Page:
The roll-out of the new six-in-one benefit, Universal Credit (UC), has also received much criticism in the news recently. Evidence from both parliamentary select committees and think tanks has suggested that without additional investment and structural change, the new benefit could have a detrimental effect on the incomes of claimants, both now and in the future. Issues include claimants falling into debt due to receiving reduced or delayed payments, through to increased use of foodbanks and claimants falling out of the welfare system as a result of an inaccessible online application processes

Additional funding for UC was announced in the Chancellor’s recent budget statement, but even taking this into account, it is estimated that nearly a million disabled people could be worse off on Universal Credit and by more than £200 a month.[4]

Prior and in addition to the introduction of UC, many disabled people have also experienced a reduction in their Housing Benefit (one of the six benefits making up UC), since 2013, due to the introduction of what has become known as the ‘bedroom tax’. The legislation provides less financial support for housing for people who live in accommodation with ‘unnecessary’ additional bedrooms and has meant that disabled people have seen a decrease of 14-25 per cent in the amount of housing benefit they receive.

 

The impact

 The information that we have presented here suggests that changes intended to improve the welfare system, in recent years, have had done little to reduce the risk of poverty for disabled people, and, in fact, have put them at greater risk.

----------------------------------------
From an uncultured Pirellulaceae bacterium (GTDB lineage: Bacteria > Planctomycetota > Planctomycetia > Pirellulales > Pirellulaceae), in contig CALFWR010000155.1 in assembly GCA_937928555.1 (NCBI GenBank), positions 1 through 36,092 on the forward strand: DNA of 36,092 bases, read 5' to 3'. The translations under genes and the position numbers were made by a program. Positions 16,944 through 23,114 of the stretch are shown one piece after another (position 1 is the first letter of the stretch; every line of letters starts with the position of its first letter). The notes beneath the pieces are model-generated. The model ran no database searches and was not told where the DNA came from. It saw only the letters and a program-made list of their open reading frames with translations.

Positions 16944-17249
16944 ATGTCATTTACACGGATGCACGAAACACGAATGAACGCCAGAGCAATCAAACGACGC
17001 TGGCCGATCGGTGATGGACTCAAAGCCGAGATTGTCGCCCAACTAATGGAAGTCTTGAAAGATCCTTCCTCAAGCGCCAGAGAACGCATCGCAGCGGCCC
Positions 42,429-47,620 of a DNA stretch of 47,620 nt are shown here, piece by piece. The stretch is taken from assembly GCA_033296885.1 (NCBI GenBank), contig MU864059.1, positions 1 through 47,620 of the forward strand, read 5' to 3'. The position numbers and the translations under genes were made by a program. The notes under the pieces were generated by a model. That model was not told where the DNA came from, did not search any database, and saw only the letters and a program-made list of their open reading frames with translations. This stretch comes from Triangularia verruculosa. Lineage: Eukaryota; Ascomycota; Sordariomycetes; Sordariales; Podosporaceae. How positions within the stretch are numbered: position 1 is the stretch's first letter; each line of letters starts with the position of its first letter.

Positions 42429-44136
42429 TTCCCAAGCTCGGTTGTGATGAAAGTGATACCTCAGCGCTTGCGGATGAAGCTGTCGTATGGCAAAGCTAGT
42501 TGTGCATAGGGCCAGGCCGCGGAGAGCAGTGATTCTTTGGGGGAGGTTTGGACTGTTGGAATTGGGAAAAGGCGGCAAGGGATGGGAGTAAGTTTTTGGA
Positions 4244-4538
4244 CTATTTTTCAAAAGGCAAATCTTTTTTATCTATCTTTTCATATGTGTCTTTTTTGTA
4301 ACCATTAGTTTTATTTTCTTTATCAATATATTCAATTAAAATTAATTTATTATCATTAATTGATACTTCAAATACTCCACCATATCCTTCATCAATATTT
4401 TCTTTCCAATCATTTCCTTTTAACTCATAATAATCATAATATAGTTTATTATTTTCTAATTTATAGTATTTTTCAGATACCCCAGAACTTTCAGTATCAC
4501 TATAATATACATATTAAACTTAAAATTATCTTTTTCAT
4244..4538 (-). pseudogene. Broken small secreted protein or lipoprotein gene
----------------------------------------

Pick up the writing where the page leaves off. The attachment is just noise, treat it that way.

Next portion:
Since we made our submission, new evidence has come to light from the Work and Pensions Select Committee[5] on the negative effect of benefits sanctions on disabled people looking to either enter into work or to increase their working hours, and this really gets the nub of the problem.

The welfare system should be there to help improve the life chances of disabled people, yet there is far too much evidence to suggest that for many it is simply making life harder.

The knock-on effect for business and the wider economy of an ineffective welfare system is twofold. Firstly, it means that at time when many sectors are experiencing a skills shortage, attracting and recruiting talented disabled candidates becomes even more difficult. Secondly, it reduces the spending power of disabled people as potential customers.

Having a welfare system that works and supports those most in need, is of benefit to everyone. We hope that as the UN Rapporteur prepares to issue his interim report at the end of this week, he will address this important issue.

 

[1] Extra Costs Commission (2015), Driving Down the Extra Costs Disabled People Face.

[2] Touchet, A. and Patel, M. (2018) The Disability Price Tag: Policy Report.

[3] Department for Work and Pensions (2018) Personal Independence Payment Claimant Research – Final Report: Findings from three waves of qualitative and quantitative research exploring claimants’ experiences of the PIP claim process.

[4] Disability Benefits Consortium, Statement on Universal Credit Managed Migration Rules, https://disabilitybenefitsconsortium.wordpress.com/2018/11/05/dbc-statement-on-universal-credit-managed-migration-regulations/ [Accessed 5 November 2018]

[5] Work and Pensions Select Committee (2018) Benefit Sanctions